We invited Ian Dyson, QPM, Commissioner, City of London Police to analyse the impact of 2020 and look forward to 2021:
The arrival of COVID-19 early in 2020 changed all of our lives drastically. The way we live and work has altered in ways we couldn’t have imagined this time last year.
We’re spending more time at home and online, and we’ve all had to adjust and adapt as the pandemic has developed.
Just as we have adjusted and adapted, so have fraudsters and cybercriminals. They are exploiting the spread of COVID-19 and using every opportunity they can to scam innocent businesses and individuals.
Action Fraud, the UK’s national reporting centre for fraud and cybercrime, reports that between March and July, more than £11 million had been reported lost by 2,866 victims of coronavirus-related scams. Over 645 charities have also been hit by scams related to the pandemic, resulting in losses of £3.6 million.
Cybercrime continues to rise in scale and complexity, affecting essential services, businesses and individuals alike. It costs the UK billions of pounds, causes untold damage and upset to victims, and threatens national security.
And it’s not just large and high-profile businesses and organisations that are targeted. A recent government survey found around half of micro and small businesses reported falling victim to a cyber security breach or cyberattack in the past year. The average cost to these businesses was nearly £1,000 – rising to more than £3,000 for some.
Protecting organisations and individuals from opportunists seeking to capitalise on the challenges we are facing has got to be a priority as we look ahead to 2021. People have made enormous sacrifices this year as we work together to tackle the pandemic, and we will do everything in our power to prevent them experiencing further hardship and suffering at the hands of fraudsters and cybercriminals.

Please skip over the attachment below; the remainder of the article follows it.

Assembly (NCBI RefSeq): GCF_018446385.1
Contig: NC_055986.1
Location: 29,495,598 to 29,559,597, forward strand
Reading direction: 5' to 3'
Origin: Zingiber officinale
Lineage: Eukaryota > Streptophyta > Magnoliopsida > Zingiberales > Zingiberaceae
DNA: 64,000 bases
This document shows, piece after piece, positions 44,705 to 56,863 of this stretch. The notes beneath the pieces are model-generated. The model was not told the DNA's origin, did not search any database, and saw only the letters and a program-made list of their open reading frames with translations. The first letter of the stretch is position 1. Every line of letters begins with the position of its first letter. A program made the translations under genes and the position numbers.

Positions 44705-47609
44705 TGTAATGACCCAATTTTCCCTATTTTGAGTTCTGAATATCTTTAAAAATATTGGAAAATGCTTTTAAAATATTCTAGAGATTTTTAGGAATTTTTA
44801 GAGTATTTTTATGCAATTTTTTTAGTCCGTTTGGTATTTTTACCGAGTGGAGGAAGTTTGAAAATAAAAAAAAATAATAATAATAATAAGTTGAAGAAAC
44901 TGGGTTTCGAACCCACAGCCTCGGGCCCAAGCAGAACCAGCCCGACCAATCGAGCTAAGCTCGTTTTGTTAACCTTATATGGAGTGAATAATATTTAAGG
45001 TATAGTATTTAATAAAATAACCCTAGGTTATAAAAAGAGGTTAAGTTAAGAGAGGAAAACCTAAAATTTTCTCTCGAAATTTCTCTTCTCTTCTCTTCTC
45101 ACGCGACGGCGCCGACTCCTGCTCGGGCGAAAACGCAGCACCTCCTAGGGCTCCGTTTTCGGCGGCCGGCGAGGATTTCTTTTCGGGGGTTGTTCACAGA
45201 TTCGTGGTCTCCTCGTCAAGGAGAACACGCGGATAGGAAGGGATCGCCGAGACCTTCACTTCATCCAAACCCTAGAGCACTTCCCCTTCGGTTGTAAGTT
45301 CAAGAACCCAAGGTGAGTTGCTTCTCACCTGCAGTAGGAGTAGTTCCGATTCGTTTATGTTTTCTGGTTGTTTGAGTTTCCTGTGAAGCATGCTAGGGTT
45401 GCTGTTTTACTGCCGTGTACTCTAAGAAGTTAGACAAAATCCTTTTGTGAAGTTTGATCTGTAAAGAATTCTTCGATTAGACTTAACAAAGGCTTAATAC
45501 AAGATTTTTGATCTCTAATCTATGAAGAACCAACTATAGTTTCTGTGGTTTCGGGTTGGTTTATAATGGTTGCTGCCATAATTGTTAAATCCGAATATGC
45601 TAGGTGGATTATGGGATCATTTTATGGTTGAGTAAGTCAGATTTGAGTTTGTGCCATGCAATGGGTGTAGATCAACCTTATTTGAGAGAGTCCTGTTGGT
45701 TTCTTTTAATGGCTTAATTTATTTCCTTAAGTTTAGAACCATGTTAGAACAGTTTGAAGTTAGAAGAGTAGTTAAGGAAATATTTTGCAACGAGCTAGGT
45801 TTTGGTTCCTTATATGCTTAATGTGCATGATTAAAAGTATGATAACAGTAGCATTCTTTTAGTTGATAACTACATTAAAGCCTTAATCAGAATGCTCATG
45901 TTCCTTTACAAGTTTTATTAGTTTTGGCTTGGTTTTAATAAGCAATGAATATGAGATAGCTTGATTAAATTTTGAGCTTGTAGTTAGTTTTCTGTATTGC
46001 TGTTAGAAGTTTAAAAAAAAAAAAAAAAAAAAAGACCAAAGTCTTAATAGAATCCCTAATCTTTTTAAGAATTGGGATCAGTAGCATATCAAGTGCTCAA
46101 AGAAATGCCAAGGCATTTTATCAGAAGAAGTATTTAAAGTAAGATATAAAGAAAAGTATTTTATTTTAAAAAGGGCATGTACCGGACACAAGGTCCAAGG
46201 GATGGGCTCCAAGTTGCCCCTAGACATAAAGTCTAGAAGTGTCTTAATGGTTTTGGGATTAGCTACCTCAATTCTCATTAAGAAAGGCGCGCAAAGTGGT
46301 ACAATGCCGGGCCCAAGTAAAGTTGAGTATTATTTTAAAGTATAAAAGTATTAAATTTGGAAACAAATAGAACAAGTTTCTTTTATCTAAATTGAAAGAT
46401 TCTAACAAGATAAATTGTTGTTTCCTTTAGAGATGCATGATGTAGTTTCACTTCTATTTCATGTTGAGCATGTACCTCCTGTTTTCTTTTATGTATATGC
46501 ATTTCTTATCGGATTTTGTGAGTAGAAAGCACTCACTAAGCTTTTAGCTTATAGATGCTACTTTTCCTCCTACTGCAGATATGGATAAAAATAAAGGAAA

Recently, I took on national leadership responsibility for cybercrime, alongside the City of London Police’s responsibilities for fraud. This is the first time that the two portfolios have been aligned and this will provide further opportunities for policing and partners to collaborate on threats and enablers that span both fraud and cybercrime.
A particular area of focus will be making better use of intelligence and data to support a more proactive approach to tackling these threats.
Part of this data-driven approach is the new Police Cyber Alarm tool, which is free and available to organisations to help monitor malicious cyber activity. It provides software for monitoring for suspected malicious activity at an organisation’s firewall and vulnerability scanning. It enables us to build up a picture from across the country, which helps to drive investigative activity, provide timely prevention messaging and alert organisations to particular threats.
Alongside this, a number of initiatives will help businesses better protect themselves against attack. Since 2019, the Home Office has funded the establishment of a number of regional Cyber Resilience Centres to support and help protect businesses against cybercrime, with more to follow in the coming months. The centres bring together a range of partners, including policing, academia, businesses, and third and public sector organisations to share information and provide advice and guidance.
There is a wealth of resources out there to help ensure you are aware of the current threats and know how to best protect yourself. I encourage you to make use of these and help to contribute to the large-scale effort to make the internet a safer place for all.
Ian Dyson, QPM
Commissioner, City of London Police
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